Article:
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I like to be informed. Back in Central Illinois I would arrive at my job about an hour early, 5:30 am, just to read my morning newspaper. Nevertheless, “Boorish Foreigners Could Be Blacklisted from Philippines” was a headline I never saw.

The Daily Routine Always Started with a Newspaper

While we had a middle-aged woman deliver our daily dose of The Springfield Journal Register, the lady would occasionally be late with the delivery.

It wasn’t her fault.

Bad weather, especially during the frigid and snowy Midwest winters, would sometimes delay the newspapers from Springfield, about 25 minutes away.

Nevertheless, I knew the “paper lady’s” route. If the newspaper didn’t arrive by 5:00 am, I would navigate our Chevy Colorado to the woman’s starting point.

Yes, I was a “paper lady” stalker.

I would climb out of our pick-up truck and take the paper from the affable female, thank her, and point our Colorado to I-55 North towards Springfield, Illinois.

If by chance, I couldn’t find the paper person, I would go onto my job at AT&T. Located by our company’s front entrance was a newspaper vending machine.

I would then dial in the front door’s pass code and slip by Howard, our sleepy security guard.

The Crusty Old Expat’s Philippine’s Routine

I was diagnosed with Obsessive Compulsive Disorder, OCD, by a 60-something, cigarette-smoking female shrink many years ago.

In fact, this doctor was the only psychologist who was ever able to help me with depression issues I had. Because of my OCD, I had a daily routine that I stuck to. Naturally, I have a morning routine in the Philippines.

  • Wake up around 3:00-4:00 am
  • Pee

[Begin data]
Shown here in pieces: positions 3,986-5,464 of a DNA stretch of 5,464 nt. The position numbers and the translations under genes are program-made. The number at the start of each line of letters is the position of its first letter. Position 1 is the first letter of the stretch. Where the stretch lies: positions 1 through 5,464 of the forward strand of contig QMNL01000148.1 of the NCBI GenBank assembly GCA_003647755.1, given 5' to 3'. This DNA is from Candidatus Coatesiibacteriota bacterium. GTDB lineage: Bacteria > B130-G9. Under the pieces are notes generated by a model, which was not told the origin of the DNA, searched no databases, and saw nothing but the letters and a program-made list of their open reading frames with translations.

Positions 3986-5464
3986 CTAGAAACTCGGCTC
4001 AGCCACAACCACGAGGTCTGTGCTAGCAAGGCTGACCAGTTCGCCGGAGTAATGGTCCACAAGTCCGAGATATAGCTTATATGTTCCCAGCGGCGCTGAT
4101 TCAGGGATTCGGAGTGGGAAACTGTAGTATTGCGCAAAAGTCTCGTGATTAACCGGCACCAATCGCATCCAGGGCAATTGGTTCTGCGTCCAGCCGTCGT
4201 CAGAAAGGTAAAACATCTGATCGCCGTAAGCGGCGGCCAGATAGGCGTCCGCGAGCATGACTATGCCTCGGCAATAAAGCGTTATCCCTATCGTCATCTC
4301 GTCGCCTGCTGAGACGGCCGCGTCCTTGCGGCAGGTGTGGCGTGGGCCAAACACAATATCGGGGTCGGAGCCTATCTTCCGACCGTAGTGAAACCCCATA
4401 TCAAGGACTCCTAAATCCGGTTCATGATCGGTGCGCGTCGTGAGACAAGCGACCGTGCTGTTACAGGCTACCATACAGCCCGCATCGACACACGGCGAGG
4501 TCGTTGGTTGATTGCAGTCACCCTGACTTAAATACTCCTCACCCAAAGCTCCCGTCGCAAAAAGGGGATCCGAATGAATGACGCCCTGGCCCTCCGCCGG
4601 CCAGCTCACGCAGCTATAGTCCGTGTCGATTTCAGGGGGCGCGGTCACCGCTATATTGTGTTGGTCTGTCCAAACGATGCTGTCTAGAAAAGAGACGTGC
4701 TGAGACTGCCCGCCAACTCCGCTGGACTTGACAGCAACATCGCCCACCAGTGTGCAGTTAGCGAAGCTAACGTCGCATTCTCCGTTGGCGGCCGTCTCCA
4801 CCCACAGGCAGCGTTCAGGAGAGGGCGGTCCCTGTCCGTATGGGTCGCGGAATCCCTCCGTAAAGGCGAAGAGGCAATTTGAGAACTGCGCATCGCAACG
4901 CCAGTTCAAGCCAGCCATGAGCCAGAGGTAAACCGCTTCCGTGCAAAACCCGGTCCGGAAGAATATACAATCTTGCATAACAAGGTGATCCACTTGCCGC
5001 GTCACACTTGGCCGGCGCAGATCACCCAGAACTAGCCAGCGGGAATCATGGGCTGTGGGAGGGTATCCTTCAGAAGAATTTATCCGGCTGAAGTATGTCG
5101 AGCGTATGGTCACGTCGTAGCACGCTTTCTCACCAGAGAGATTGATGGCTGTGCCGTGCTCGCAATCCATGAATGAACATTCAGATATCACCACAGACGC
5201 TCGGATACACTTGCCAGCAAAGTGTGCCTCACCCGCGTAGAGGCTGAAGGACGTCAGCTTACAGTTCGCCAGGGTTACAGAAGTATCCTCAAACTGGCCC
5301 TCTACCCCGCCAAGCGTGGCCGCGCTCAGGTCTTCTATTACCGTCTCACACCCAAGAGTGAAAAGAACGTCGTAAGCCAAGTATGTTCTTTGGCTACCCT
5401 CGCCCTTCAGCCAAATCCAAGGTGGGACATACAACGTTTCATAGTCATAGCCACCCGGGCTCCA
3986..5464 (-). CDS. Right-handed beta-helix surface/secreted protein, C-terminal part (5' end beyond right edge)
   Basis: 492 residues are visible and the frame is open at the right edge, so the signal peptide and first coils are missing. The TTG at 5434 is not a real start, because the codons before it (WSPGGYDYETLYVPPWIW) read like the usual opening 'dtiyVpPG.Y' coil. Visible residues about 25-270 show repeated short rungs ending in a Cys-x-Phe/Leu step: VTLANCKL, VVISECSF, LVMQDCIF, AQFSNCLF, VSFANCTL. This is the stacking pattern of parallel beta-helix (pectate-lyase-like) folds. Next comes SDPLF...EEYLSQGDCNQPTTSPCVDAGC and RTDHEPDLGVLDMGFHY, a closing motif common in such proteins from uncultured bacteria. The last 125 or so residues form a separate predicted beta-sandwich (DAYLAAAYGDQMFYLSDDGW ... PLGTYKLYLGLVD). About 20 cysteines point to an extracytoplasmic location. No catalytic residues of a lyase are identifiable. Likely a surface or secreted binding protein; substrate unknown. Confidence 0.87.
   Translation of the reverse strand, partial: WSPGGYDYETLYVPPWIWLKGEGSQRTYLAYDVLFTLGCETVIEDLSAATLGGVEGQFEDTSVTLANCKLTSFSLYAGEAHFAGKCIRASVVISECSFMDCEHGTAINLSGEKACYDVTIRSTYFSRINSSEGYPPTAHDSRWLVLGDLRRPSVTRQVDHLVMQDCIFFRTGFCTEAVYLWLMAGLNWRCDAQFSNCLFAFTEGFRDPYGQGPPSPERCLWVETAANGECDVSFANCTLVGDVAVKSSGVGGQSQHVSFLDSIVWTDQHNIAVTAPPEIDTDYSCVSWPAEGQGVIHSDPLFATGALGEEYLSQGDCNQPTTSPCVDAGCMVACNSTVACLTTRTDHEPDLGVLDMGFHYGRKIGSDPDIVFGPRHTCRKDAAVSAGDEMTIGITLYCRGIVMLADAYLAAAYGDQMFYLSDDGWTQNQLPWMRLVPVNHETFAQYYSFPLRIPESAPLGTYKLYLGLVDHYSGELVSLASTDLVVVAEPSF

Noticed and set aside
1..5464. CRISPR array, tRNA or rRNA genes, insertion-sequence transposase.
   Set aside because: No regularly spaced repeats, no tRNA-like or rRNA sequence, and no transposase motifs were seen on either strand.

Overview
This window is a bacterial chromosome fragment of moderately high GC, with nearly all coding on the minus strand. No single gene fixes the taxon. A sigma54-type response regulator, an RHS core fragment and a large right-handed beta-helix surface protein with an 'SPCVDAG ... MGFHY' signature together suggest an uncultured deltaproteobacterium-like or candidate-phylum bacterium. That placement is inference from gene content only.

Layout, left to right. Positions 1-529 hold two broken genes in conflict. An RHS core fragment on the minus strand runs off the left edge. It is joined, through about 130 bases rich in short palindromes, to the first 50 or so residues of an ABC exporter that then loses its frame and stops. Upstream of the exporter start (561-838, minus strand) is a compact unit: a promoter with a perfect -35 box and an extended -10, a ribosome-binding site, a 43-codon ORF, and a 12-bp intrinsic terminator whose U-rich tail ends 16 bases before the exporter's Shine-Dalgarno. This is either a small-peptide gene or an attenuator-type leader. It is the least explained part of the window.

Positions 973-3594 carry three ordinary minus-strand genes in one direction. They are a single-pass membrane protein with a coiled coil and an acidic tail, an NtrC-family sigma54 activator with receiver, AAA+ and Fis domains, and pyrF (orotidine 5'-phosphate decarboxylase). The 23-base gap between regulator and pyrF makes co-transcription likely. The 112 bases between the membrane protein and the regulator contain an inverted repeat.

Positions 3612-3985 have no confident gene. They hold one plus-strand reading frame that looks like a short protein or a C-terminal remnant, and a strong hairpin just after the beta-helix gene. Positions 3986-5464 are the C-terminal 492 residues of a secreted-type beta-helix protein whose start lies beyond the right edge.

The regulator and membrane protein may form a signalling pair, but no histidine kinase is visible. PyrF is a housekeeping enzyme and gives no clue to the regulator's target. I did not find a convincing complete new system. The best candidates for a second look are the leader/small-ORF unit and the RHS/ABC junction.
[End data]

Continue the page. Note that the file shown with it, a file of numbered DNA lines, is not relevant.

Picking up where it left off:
• Log in to my daily video game fix, “Marvel Future Fight”
  • Boil water for our two thermos in our dirty kitchen
  • Bring our Belgian Shepard “Killer” inside his outside rec room so he doesn’t bite our new domestic helper
  • Drink my cup of Good Day coffee
  • Turn on our pool pump
  • Watch the morning news with my asawa
  • Eat a bowl of corn flakes or oatmeal
  • Turn off the pool pump and clean the pool
  • Read four daily newspapers online and have my morning merienda around 8:30 am

Press Release from the Philippine Bureau of Immigration

While perusing (I’m using big words yesterday) the Philippine Bureau of Immigration website, I came across an interesting “Press Release.” (I’ll occasionally check out the BI website if I’m bored or have read all my online daily newspapers.)

A headline read: Immigration Officers told: ‘Be polite’

I haven’t read of any bullet-planting schemes at Ninoy Aquino International Airport (NAIA) lately. However, this press release from the BI caught my attention.

Dont bring bullets to Hong Kong


Personally, I’ve never encountered any rude Immigration officers at NAIA. Everyone I’ve dealt with has been professional and polite.

Some BI employees, in fact, were even singing Christmas songs when I’ve been at the main airport. That said, there must be some “grinches” on duty at NAIA.

BI Officers have been instructed to be polite and courteous in dealing with passengers while they are on duty. (Nothing was said about how they should conduct themselves off-duty, however.)

Memo from the BI Officer-in-Charge

BI OIC Deputy Commissioner Marc Red A. Marinas has directed the Immigration Officers to always “exercise patience and maximum tolerance” as well as the “highest degree of restraint” towards passengers who manifest simple misbehavior that do not pose danger to public safety.

Marinas warned that any BI Officer who is a subject of a complaint for being rude shall be issued a notice to explain.

The Officer could face disciplinary action for violating the code of conduct for BI employees.

Marinas issued the warning after Immigration Commissioner Jaime H. Morente received reports that some Immigration Officers at the NAIA were allegedly rude to passengers during primary inspection.

Boorish Foreigners Could Be Blacklisted from Philippines

However, Commissioner Morente likewise reminded foreigners not to be rude during inspection.

“It is against immigration laws to disrespect symbols of the country, including Immigration Officers,” said Morente.

He said that while they instructed all personnel to exercise maximum tolerance, foreigners who continue their rude and unruly behavior may be subjected to blacklisting.

So there you have it. These BI employees are overworked and underpaid. Please show them the respect they deserve and remember we all are just guests in the Philippines.

Otherwise, you could get blacklisted and be banned from the Philippines forever.

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